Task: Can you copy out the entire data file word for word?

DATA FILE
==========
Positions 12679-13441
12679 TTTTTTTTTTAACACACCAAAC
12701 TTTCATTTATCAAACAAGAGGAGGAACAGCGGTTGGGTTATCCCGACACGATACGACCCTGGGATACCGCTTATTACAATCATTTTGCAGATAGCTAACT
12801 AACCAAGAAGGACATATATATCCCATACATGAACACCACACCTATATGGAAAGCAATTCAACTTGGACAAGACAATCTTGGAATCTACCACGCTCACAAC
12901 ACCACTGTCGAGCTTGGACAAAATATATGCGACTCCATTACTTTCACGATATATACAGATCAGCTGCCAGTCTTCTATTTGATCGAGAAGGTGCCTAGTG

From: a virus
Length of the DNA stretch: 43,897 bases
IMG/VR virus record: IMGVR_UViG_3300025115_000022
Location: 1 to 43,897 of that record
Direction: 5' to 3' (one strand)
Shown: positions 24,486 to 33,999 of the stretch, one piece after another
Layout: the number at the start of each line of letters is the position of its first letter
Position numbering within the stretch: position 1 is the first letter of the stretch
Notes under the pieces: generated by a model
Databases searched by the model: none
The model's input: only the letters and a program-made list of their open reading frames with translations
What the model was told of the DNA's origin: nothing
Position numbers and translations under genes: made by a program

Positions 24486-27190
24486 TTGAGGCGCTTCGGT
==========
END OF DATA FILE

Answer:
Positions 12679-13441
12679 TTTTTTTTTTAACACACCAAAC
12701 TTTCATTTATCAAACAAGAGGAGGAACAGCGGTTGGGTTATCCCGACACGATACGACCCTGGGATACCGCTTATTACAATCATTTTGCAGATAGCTAACT
12801 AACCAAGAAGGACATATATATCCCATACATGAACACCACACCTATATGGAAAGCAATTCAACTTGGACAAGACAATCTTGGAATCTACCACGCTCACAAC
12901 ACCACTGTCGAGCTTGGACAAAATATATGCGACTCCATTACTTTCACGATATATACAGATCAGCTGCCAGTCTTCTATTTGATCGAGAAGGTGCCTAGTG

From: a virus
Length of the DNA stretch: 43,897 bases
IMG/VR virus record: IMGVR_UViG_3300025115_000022
Location: 1 to 43,897 of that record
Direction: 5' to 3' (one strand)
Shown: positions 24,486 to 33,999 of the stretch, one piece after another
Layout: the number at the start of each line of letters is the position of its first letter
Position numbering within the stretch: position 1 is the first letter of the stretch
Notes under the pieces: generated by a model
Databases searched by the model: none
The model's input: only the letters and a program-made list of their open reading frames with translations
What the model was told of the DNA's origin: nothing
Position numbers and translations under genes: made by a program

Positions 24486-27190
24486 TTGAGGCGCTTCGGT